The Role Of Trade Unionism

1187 Words5 Pages
Social and economic organization within the capitalist society have shaped power relationships between employees and their employers. Employers control the majority of economic power in society due to the ownership of the means of production along with workers reliance on their wages for subsistence. Unions are essential in regaining some of that lost economic power, and the strength of numbers has led to workers making advancements in wages and working conditions. However, unions success has been countered by capitalists through neoliberal policies that facilitate offshoring and increased competition for workers. The instability of job security has derailed unions mightily, and their dependence on their employers for survival has limited the…show more content…
Samuel Gompers, the founder, and former president of the American Federation of Labor (AFL) from 1886 to 1894 advocated for the priorities of the wage-worker. Gompers believed “first things must come first” (Gompers, [], p. 30), wherein the role of trade unions is to ensure wage-workers receive protection. Both by increasing his wages, as well as securing a reduction in the long workday, and other conditions about safety and sanitation of workshops (Gompers, [], p. 31). Bread and butter trade unionism, works with the lines of least resistance, attempting to improve conditions of working people “today and tomorrow, and each day making it a better day than the one that had gone before” (Gompers, [], p. 32). Trade unions can improve their conditions and wages through the organization of their workers to a collective group. Perlman comments on the nature of unionism being collectivistic and individualistic, due to individual workers sacrificing their interests for the preferred interests of the collectivity. However, unionism is individualistic in the sense of ensuring a decent livelihood, economic security, and protecting workers from tyranny from their bosses (Perlman, [], p. 167). With bread and butter unionism focusing on providing ‘bread and butter’ for families at the dinner table, efforts towards broader change have proven to be…show more content…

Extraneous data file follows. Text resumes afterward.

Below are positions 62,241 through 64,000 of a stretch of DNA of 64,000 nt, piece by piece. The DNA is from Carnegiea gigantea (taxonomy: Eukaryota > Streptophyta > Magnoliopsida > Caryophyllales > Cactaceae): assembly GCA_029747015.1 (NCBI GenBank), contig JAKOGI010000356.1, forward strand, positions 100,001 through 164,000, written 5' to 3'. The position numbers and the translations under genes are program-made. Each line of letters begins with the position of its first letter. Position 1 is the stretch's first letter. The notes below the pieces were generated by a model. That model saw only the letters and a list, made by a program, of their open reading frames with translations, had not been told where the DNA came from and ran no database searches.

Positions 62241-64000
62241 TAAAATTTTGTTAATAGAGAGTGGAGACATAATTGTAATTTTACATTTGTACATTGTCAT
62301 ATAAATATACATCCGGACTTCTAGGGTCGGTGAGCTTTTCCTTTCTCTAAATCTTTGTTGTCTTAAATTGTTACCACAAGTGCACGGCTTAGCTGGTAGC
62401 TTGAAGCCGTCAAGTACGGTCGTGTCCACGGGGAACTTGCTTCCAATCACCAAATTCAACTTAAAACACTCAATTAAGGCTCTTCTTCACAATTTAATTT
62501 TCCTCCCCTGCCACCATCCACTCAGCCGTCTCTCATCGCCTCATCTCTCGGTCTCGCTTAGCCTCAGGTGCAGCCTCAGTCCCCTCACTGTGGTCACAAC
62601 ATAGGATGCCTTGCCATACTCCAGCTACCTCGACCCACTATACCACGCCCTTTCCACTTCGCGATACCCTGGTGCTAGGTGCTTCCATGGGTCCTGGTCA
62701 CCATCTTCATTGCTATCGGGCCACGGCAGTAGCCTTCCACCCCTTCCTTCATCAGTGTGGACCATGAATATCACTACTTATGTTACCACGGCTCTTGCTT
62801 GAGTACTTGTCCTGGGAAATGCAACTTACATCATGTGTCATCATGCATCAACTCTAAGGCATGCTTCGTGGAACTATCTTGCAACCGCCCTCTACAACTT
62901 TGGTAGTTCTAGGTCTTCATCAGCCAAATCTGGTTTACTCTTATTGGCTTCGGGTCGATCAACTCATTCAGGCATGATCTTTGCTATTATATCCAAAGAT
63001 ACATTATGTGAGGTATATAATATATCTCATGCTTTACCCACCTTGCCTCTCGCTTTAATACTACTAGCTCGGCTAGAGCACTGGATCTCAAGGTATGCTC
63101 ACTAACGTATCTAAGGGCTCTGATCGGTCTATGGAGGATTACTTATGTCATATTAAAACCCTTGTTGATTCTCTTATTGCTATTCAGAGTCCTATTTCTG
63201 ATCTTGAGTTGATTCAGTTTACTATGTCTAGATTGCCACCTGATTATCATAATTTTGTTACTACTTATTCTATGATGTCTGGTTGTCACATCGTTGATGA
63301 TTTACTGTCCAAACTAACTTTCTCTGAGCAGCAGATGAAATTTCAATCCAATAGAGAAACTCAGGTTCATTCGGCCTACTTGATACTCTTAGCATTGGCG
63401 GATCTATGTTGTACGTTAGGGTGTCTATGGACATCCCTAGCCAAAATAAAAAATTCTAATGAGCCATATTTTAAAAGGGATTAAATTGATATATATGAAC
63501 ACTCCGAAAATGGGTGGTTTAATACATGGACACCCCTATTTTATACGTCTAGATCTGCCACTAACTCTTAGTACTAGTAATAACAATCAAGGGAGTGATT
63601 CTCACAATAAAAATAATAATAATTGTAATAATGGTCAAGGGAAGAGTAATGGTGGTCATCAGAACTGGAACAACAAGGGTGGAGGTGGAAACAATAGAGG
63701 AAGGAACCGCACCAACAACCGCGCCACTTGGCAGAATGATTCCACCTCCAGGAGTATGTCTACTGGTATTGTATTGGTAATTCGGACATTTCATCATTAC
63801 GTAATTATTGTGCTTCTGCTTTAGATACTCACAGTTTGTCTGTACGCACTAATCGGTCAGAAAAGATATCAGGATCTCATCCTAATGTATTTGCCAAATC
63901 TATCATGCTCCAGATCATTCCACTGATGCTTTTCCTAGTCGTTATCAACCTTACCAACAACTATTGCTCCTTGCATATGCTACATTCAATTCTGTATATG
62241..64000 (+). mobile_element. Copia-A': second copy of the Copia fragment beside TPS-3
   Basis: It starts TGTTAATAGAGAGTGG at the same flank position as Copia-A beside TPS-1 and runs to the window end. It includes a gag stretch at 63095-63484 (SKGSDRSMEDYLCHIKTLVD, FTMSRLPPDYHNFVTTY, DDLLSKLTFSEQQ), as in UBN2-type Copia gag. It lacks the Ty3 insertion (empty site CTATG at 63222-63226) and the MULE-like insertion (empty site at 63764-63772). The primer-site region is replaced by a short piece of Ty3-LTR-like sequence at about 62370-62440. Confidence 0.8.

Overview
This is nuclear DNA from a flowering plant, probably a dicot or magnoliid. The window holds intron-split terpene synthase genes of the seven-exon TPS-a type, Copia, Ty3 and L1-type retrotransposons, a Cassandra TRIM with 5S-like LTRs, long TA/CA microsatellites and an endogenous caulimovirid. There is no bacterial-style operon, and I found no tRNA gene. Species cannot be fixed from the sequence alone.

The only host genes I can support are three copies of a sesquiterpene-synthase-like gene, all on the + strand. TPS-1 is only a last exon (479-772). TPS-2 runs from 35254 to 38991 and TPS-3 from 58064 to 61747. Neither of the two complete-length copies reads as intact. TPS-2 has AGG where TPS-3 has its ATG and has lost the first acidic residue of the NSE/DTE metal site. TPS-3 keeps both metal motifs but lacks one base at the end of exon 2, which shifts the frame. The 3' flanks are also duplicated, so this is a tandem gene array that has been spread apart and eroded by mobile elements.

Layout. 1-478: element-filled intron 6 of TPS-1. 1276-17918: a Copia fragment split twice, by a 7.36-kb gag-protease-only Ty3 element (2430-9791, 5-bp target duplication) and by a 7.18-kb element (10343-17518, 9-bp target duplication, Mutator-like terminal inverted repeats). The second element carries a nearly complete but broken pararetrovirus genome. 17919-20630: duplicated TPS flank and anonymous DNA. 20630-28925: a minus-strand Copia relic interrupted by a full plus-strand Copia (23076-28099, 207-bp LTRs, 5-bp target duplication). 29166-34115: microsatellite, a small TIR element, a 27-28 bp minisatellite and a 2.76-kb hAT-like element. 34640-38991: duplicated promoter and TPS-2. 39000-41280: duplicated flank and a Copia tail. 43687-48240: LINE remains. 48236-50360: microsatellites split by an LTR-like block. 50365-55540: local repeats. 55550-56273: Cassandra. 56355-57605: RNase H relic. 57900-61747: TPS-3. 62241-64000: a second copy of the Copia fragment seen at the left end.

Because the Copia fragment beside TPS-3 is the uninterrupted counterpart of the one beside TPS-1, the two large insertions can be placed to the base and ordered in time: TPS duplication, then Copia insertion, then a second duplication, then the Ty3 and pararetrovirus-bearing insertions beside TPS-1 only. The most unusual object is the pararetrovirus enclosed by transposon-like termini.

Engels saw unions as preparing workers for an onslaught onto capitalist class society (Hyman, [], p. 6). Already organizing workers into unions or other groups helps distinguish themselves between the working class and the bourgeoisie. Hence, Marx saw this power of organization amongst unions and believed they play an integral role in social revolution (Hyman, [], p. 6). The organization of workers into unions created class unity and converted workers from a class “‘in itself’ to a class ‘for itself’” (Hyman, [], p. 7). In instances where unions successes in securing economic gains are limited, workers look towards adopting political action, and Hyman believes that this can lead to workers challenging the capitalist structure of class domination (Hyman, [], p. 8). While some consider unions can benefit broader social change, Lenin believes unions embed themselves within capitalism because they are organized as wage-earners rather than producers and as sellers of their labour power (Hyman, [], p. 12). With the structure of unions becoming bureaucratic, Trotsky believed in the thesis of incorporation, wherein union leaders authority over their members assist in the organization and controlling of workers (Hyman, [], p. 18). Although the goal of unions is to acquire more economic power for their members, the characteristics of wage-labour and bureaucracy
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